Live review: Jack White at Alexandra Palace
The first night of Jack White’s weekend of gigs in the cavernous Great Hall finds him getting straight down to scintillating business.
No introduction, no mucking about, White marches onto the stage, brandishes his guitar and lunges into a sizzling version of The Hardest Button To Button, accompanied by his all-male, sharp-suited backing band The Buzzards.
It stomps like hell, and White’s in no mood to mess. A safe move, some might say; but with a repertoire extending from the garage-blues of The White Stripes to the ear-shredding Dead Weather and handmade blues-rock of The Raconteurs, not to mention this year’s triumphant solo Blunderbuss, almost anything would have got the crowd sweating.
Hardly known for his chattiness, the best we get from White all night is early on. ‘You don’t like that, you don’t like ice cream,’ he states as a steel guitar noodles away. Quite.
Reworked and embellished under icy blue lights by The Buzzards’ double bass, keys, violin, drums and guitars, it’s the older Stripes material that is given a new lease of life tonight.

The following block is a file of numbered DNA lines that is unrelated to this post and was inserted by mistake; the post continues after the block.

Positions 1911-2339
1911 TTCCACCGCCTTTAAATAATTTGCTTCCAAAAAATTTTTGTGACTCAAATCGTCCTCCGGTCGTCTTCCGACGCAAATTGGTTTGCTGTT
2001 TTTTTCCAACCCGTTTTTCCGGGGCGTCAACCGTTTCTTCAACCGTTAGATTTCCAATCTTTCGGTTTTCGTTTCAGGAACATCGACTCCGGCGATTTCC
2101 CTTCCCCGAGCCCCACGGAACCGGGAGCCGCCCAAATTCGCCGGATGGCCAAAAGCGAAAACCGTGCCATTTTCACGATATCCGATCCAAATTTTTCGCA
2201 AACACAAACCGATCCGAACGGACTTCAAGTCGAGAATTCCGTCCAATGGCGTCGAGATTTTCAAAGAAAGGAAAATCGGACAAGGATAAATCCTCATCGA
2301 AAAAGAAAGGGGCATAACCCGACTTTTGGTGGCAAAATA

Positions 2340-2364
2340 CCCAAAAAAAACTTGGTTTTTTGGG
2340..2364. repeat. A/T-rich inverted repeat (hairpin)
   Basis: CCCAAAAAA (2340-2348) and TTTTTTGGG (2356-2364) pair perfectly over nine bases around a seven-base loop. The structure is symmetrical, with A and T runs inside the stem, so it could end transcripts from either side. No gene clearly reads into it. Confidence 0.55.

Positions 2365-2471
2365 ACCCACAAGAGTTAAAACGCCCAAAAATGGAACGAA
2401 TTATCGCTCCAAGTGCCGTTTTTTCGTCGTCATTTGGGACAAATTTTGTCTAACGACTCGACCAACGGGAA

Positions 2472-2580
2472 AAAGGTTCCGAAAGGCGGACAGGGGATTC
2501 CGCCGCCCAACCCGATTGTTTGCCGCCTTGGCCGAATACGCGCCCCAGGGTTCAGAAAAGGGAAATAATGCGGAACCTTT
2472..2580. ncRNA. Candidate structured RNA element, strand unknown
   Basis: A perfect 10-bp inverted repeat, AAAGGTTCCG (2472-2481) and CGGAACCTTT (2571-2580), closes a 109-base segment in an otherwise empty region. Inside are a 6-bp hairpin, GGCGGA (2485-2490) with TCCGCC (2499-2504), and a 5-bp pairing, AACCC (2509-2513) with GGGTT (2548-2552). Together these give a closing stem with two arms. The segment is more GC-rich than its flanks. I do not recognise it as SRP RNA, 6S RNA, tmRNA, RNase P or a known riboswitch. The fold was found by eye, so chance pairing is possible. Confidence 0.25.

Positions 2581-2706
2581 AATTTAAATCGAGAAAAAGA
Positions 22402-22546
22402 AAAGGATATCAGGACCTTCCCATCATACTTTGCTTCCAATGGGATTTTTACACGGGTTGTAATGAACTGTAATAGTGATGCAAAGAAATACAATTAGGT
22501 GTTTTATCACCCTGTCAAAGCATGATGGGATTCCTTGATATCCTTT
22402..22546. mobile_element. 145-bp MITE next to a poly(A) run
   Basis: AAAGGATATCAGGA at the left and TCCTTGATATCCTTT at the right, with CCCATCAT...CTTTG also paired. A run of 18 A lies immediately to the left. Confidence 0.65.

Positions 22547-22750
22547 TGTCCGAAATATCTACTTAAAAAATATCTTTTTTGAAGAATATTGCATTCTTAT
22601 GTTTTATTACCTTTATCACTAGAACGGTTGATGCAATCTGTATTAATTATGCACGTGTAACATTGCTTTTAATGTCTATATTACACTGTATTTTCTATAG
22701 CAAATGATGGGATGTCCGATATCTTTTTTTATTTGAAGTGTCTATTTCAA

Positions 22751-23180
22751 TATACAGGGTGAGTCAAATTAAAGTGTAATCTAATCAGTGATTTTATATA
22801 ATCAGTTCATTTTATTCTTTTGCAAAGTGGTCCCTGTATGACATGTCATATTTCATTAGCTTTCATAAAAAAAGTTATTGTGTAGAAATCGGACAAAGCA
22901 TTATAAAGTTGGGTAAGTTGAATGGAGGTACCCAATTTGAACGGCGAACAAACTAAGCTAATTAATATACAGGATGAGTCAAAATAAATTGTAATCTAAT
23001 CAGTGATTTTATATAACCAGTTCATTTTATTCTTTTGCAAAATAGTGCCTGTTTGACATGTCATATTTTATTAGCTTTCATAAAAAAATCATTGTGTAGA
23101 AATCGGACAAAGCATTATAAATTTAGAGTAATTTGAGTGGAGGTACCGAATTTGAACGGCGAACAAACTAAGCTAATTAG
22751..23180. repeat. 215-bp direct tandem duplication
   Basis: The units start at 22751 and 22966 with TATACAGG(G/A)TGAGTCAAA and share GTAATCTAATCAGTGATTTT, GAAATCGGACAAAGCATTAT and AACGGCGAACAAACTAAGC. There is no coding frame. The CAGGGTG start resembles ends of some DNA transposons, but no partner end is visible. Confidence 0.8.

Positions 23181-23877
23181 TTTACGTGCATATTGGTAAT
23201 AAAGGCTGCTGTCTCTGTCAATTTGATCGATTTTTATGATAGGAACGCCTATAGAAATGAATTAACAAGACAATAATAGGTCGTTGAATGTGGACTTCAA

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While the breakneck Hotel Yorba flashes past, the fiddle-drenched rejigging of We’re Gonna Be Friends, rhythmically overhauled, remakes it anew.
The Same Boy You’ve Always Known, an intimate confession on record, is expertly fleshed out while Cuts Like A Buffalo, from White’s Dead Weather, remained a searingly heavy slab unaltered. His new material is just as rapturously received, too.
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This arguably reveals White’s true talent, keeping the spirit of his songs alive no matter how they are recast.
Slipping in a blast furnace version of Big Joe Williams’ Baby, Please Don’t Go before seguing into an incendiary Ball And Biscuit, meatier yet losing none of the swagger of the original, the ghoulish White leaves on a high, before The Raconteurs’ snappy Steady As She Goes opens the encore.
After the predatory blast of Freedom At 21, ending with his pianist playing one piano while his feet knock out notes on another behind him, Seven Nation Army wraps it up, sprinkled with heavily-treated guitar twiddles, honky-tonk piano and bouts of monumental singalongs to the signature riff. An awesome sign-off.